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I find it handy when talking about my sons and daughters I can just say my children. It's nice to say nieces instead of sibling's daughters. I wonder if there is a similar term for nieces and nephews together? I imagine I could say sibling's kids but I was hoping for a single word.

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    +1 I have no idea of a word's existence, but would love there to be one, so this is an interesting question.
    – Orbling
    Dec 8, 2010 at 2:32
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    In italian, you have one word (nipote) for both, unfortunately the ambiguity doesn't stop there!
    – Benjol
    Dec 8, 2010 at 5:42
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    In some Norwegian dialects you could use "tantebarn" (lit. aunt-children) if you're female. Logically the male equivalent should be "onkelbarn" (uncle-children) but I've never heard it. (Maybe men don't speak that much about children? I've never had the need for a short word for it anyway) Mar 22, 2011 at 9:52
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    My parents' grandchildren . . and my in-laws' grandchildren. (FAIL) May 6, 2011 at 20:19
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    And in Esperanto there is a prefix ("ge-") meaning both sexes taken together, so, "genevoj" (the "j" marking the plural), in this case. Mar 19, 2012 at 22:33

3 Answers 3

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There seems to be no "official" word for "nieces and nephews".

You will find "nibling", by analogy with sibling. (But it is mentioned only in the "New Words & Slang" section of Merriam-Webster, or in sites like urbandictionary.com)

In this Yahoo answers thread, KISS = Keep It Simple, Stupid's answer also mentions:

  • that there is no encompassing word for aunt/uncle either
  • that there is no male/female form of cousin.

The article "There isn't a word for it" (by Neville Goodman, British Journal of General Practice, 2005) also confirms that there is no word for nephews and nieces, and makes the following (humorous) suggestions:

The word sibling comes from Old English, and just means related by blood. I suggest taking the parental ‘p’ to replace the ‘s’, so aunts and uncles are ‘piblings’. Following the pattern, nephews and nieces become ‘niblings’, a nice word that describes what they do to their piblings' bank balances at Christmas and birthdays.

You can find the term used recently in this blog post "The Christmas Gift that Keeps On Giving", but you can also find it in one of the episodes of an old 1980 adventure series "The Moomins":

Excerpt from Moomin Winter featuring the word "nibling"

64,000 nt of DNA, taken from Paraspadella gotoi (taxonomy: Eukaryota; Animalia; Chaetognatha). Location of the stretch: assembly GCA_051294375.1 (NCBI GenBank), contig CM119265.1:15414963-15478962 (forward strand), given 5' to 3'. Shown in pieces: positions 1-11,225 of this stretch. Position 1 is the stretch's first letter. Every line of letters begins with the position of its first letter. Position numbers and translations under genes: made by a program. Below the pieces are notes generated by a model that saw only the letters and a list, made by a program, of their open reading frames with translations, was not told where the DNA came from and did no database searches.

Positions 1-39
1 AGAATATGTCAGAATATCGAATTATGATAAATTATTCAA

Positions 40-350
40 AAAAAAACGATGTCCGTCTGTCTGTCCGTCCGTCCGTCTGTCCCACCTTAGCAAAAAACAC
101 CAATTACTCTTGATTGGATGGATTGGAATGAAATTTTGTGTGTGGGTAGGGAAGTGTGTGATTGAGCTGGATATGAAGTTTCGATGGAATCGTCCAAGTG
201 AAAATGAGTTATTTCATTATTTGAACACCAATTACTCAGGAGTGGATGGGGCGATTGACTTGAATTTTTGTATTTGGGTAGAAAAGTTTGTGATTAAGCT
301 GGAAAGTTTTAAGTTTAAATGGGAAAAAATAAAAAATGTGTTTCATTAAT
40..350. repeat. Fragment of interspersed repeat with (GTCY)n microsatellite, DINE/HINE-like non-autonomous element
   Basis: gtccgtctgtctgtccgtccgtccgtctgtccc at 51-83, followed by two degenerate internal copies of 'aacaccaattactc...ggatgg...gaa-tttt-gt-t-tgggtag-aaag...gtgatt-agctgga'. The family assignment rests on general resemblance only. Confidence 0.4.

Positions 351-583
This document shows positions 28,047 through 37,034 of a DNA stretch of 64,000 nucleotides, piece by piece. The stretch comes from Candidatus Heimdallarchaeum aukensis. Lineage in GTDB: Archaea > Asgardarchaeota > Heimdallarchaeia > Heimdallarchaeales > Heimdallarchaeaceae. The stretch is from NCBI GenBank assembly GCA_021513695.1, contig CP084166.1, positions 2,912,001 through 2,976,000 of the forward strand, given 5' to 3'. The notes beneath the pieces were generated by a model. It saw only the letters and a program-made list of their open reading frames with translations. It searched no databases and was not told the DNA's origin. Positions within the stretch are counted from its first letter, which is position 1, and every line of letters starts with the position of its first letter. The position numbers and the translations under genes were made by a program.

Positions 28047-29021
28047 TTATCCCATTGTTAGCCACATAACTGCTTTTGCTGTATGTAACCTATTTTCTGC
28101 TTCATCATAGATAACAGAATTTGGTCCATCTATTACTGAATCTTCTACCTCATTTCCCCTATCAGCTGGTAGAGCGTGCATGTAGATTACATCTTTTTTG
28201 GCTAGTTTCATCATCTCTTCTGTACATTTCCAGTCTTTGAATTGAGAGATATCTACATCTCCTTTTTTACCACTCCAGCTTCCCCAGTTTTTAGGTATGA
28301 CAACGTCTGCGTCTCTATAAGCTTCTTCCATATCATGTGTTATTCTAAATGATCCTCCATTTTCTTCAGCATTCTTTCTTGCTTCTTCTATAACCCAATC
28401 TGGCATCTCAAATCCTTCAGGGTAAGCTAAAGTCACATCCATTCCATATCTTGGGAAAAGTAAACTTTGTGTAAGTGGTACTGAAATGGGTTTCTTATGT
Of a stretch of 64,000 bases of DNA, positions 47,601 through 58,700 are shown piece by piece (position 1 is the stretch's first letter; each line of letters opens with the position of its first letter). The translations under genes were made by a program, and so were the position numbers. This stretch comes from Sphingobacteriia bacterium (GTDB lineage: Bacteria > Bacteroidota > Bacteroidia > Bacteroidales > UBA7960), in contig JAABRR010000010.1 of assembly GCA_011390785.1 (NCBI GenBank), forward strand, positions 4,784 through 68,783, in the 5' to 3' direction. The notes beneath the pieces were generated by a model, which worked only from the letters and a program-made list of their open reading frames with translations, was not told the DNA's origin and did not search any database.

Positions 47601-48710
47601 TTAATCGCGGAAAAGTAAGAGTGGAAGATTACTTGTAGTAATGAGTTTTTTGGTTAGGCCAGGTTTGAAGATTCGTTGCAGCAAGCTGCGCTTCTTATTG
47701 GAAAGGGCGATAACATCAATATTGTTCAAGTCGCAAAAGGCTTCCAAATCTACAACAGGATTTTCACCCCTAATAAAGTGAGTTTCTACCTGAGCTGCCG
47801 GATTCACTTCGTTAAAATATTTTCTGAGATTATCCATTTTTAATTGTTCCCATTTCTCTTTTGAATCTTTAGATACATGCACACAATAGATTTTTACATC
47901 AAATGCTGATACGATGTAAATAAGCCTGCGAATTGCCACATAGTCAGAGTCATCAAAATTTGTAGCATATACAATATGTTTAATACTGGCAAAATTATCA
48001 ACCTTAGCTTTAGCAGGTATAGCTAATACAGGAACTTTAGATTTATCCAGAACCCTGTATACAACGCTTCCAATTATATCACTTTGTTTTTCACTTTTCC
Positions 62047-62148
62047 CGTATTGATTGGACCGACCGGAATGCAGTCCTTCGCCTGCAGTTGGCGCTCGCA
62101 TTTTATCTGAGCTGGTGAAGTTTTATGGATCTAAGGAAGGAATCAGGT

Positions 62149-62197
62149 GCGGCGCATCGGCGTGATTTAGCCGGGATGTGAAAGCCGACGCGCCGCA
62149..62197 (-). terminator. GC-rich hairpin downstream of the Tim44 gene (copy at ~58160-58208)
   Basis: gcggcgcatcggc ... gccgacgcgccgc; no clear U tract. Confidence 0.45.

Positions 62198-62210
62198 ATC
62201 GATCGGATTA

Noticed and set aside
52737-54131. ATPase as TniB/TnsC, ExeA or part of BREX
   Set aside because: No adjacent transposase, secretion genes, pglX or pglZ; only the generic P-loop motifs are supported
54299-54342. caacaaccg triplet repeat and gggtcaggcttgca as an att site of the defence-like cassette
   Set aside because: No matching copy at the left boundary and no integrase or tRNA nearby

(from "Moomin Winter in Moomin Book 5")

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    +1 purely for the moomins. Can I nominate 'ancles' for aunts and uncles?
    – CJM
    Dec 8, 2010 at 11:29
  • @CJM: you could, except it might be tricky to pronounce it right ('ancles') and still being able to differentiate it from 'uncles'. If the context is not accurate enough, one could believe your are talking about 'uncles' with a funny accent.
    – VonC
    Dec 8, 2010 at 11:33
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    @VonC, @CJM, and ankles :)
    – Benjol
    Dec 8, 2010 at 12:29
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    @CJM: How about "auncles" instead?
    – Jon Purdy
    Dec 8, 2010 at 17:44
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    +1 Generally probably the only road forward and there are Moomins, anything with Moomins gets voted up out of principle.
    – Orbling
    Dec 8, 2010 at 20:51
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The questioner did not ask for a single word, but a term. I'd suggest "siblings' children"

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    Uh, I'm not sure where you got that. The OP explicitly states I imagine I could say sibling's kids but I was hoping for a single word.
    – Dusty
    May 10, 2011 at 18:45
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    @Dusty OP's title question asks for "single term". OP's body says "single word". Easy to see one and not the other. Nov 22, 2013 at 5:22
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    @chux If the answer had simply suggested a two word term, that would be perfectly reasonable. In this case, it made the explicit claim that the OP did not ask for a single word which raises the 'due diligence' bar a bit.
    – Dusty
    Nov 22, 2013 at 23:47
  • @Dusty Agree answerer should have seen the "error of his ways" once your comment occurred. But the OP did introduce at the end of the post a modification to the title question that was certainly missed here. Skipping that mod hints to answering "where you got that"? Nov 23, 2013 at 2:52
-2

Neifling or Nephling I can't be sure which is correct.

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    Neither word appears at all in a large corpus of books in English (the Google Book Search corpus).
    – MetaEd
    Jan 16, 2014 at 20:43

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